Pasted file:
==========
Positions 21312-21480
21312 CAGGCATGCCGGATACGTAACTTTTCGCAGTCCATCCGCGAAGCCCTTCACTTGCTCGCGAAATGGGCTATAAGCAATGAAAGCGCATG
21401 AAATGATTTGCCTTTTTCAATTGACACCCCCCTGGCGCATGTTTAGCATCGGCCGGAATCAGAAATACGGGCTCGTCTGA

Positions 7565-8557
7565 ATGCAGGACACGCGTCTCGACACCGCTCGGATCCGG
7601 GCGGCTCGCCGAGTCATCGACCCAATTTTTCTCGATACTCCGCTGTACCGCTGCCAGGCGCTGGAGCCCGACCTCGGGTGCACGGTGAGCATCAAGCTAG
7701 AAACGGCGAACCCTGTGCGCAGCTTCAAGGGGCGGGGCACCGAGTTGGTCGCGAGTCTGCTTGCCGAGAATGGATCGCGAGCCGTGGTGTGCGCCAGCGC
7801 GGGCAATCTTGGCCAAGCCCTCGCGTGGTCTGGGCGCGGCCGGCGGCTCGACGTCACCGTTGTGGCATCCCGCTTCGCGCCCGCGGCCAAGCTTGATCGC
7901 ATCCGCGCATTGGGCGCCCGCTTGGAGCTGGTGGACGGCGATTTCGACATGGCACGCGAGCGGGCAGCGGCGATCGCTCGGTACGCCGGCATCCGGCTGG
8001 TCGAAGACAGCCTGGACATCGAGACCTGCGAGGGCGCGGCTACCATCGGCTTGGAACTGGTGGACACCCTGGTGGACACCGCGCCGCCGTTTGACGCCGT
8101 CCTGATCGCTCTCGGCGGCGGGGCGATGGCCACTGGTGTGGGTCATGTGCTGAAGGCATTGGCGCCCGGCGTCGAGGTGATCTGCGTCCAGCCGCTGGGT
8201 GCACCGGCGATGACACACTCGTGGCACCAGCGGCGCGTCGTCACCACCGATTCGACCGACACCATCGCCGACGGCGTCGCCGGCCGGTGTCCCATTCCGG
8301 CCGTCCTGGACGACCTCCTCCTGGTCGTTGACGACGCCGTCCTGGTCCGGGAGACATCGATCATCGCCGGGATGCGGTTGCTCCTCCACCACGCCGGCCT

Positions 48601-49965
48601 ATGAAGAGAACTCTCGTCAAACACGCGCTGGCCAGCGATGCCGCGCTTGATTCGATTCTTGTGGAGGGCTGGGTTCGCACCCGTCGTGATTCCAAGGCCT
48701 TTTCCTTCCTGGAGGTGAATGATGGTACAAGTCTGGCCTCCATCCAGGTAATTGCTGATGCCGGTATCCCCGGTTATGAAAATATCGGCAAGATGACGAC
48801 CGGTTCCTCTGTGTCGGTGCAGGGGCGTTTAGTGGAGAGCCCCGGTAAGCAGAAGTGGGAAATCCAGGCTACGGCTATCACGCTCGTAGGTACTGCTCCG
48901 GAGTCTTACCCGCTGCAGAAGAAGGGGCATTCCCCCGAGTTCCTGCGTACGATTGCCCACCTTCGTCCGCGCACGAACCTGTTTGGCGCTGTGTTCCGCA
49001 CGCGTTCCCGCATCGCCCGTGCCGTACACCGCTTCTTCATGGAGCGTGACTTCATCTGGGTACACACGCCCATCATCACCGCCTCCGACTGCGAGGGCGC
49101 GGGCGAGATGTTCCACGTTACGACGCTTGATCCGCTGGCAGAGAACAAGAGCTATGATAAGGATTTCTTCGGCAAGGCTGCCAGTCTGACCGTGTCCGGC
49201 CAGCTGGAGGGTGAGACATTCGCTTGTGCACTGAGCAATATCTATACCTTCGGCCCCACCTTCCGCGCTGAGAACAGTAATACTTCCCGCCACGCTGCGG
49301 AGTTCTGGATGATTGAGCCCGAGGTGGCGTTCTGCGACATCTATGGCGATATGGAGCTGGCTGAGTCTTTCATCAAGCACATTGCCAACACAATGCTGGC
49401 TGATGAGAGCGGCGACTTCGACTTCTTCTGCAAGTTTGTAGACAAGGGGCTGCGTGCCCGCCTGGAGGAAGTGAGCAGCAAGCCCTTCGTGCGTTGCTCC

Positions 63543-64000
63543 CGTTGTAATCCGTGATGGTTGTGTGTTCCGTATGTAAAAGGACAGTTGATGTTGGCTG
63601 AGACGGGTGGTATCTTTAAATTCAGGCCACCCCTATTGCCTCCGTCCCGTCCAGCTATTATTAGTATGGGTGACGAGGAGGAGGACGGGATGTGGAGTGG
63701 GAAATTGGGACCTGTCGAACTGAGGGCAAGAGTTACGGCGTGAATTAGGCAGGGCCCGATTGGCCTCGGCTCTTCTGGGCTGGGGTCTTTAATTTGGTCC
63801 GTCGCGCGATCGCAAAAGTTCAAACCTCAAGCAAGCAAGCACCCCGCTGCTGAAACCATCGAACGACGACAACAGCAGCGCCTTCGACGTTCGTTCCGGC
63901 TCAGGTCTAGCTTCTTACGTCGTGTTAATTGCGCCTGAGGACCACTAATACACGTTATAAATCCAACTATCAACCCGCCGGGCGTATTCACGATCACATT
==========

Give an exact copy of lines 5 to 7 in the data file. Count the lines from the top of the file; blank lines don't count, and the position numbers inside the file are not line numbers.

7565 ATGCAGGACACGCGTCTCGACACCGCTCGGATCCGG
7601 GCGGCTCGCCGAGTCATCGACCCAATTTTTCTCGATACTCCGCTGTACCGCTGCCAGGCGCTGGAGCCCGACCTCGGGTGCACGGTGAGCATCAAGCTAG
7701 AAACGGCGAACCCTGTGCGCAGCTTCAAGGGGCGGGGCACCGAGTTGGTCGCGAGTCTGCTTGCCGAGAATGGATCGCGAGCCGTGGTGTGCGCCAGCGC